Italy’s Supreme Court Has Ruled That the Getty Must Return ‘Victorious Youth.’ The Getty Says, ‘No’
The work by Lysippos is one of the most popular in the LA museum's collection.
The Getty Museum must return a 2,000-year-old bronze statue it bought for $4 million in 1977 to Italy, the Italian supreme court ruled.
The ancient Greek statue of Victorious Youth, which was made by the Greek sculptor Lysippos between 300 and 100 BC, was found by fishermen off Italy’s Adriatic coast in 1964. It changed hands several times and was eventually acquired by the American museum in the 1970s. It is one of the most popular attractions in the Getty’s collection, and has been in dispute since its acquisition.
However, Italy has always maintained that the work was illegally exported, first filing a formal request for its return almost 30 years ago. The dispute escalated into an 11-year legal battle that came to an end on Wednesday when the supreme court in Rome dismissed the Getty’s appeal and upheld the repatriation order handed down by Pesaro judge Giacomo Gasperini in June.
Citing Italian media, the Guardian reported Pesaro prosecutor Silvia Cecchi said the ruling was “the final word from the Italian justice [system],” insisting that the sculpture “must be returned.”
Under Italy’s new populist government, the country’s culture ministry has made the preservation and return of its storied cultural heritage a fresh priority, and vowed to crack down on smuggling, looting and other art crimes.
In a statement, culture minister Alberto Bonisoli called on US authorities to return the Lysippos to Italy immediately. “I am happy that this judicial process has finally ended and the right to recover an extremely important piece of our country’s heritage has been recognized.”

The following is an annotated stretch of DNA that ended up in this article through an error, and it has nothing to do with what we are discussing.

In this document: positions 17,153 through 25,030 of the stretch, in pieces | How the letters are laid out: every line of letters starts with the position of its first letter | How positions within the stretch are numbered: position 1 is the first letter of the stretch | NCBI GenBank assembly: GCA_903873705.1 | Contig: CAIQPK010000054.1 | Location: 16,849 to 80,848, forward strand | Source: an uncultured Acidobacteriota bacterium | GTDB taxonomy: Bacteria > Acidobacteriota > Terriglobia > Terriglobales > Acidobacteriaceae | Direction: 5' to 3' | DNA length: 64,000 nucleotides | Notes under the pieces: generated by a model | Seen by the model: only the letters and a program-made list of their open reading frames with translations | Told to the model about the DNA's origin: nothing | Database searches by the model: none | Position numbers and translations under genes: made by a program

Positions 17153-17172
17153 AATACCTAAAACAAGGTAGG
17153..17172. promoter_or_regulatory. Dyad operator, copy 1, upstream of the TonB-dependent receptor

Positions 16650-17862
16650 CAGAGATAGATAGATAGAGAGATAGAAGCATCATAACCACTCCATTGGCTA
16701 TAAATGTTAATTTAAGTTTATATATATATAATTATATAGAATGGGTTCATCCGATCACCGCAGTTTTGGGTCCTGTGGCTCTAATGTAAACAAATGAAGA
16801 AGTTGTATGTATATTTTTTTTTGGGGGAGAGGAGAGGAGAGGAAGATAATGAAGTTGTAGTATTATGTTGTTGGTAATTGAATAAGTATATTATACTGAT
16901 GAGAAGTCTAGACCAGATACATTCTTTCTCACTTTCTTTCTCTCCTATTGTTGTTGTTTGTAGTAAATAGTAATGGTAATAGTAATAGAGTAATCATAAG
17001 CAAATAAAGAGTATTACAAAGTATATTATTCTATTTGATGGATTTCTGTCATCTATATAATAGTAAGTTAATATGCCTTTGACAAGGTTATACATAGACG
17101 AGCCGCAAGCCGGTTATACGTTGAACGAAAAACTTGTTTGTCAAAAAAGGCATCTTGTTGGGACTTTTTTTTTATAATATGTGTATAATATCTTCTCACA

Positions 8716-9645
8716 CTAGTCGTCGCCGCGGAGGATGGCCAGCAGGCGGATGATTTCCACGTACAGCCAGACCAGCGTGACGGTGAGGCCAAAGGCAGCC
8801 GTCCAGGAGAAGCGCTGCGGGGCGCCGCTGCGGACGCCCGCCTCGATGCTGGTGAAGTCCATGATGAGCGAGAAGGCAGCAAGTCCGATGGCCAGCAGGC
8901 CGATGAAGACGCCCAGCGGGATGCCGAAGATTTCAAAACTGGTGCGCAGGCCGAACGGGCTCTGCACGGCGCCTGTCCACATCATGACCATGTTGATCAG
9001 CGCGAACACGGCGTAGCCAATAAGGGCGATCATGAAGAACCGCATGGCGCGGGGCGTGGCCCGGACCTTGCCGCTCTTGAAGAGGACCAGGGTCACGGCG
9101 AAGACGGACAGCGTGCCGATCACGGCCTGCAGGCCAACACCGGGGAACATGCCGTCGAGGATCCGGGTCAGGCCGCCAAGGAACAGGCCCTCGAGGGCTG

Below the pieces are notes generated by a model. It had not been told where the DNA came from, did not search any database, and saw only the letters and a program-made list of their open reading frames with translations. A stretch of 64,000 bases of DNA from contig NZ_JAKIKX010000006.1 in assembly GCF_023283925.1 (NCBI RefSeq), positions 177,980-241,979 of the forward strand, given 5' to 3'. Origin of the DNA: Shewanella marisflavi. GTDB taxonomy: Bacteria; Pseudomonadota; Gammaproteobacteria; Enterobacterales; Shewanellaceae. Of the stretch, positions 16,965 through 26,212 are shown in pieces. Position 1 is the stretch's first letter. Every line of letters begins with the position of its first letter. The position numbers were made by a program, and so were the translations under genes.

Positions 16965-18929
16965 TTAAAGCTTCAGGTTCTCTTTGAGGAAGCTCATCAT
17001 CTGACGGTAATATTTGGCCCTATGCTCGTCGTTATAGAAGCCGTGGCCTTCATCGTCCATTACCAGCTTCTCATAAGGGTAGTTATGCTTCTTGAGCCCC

Despite the ruling, the Getty is digging in its heels and has vowed to appeal the supreme court’s decision, arguing that the sculpture was discovered in international waters and pointing to a previous ruling from Italy’s supreme court that said that it could not be determined whether the artwork belonged to Italy.
“The court has not offered any written explanation of the grounds for its decision, which is inconsistent with its holding 50 years ago that there was no evidence of Italian ownership,” Getty vice-president Lisa Lapin said in a statement. “Found outside the territory of any modern state, and immersed in the sea for two millennia, the Bronze has only a fleeting and incidental connection with Italy.”
Follow artnet News on Facebook:
Want to stay ahead of the art world? Subscribe to our newsletter to get the breaking news, eye-opening interviews, and incisive critical takes that drive the conversation forward.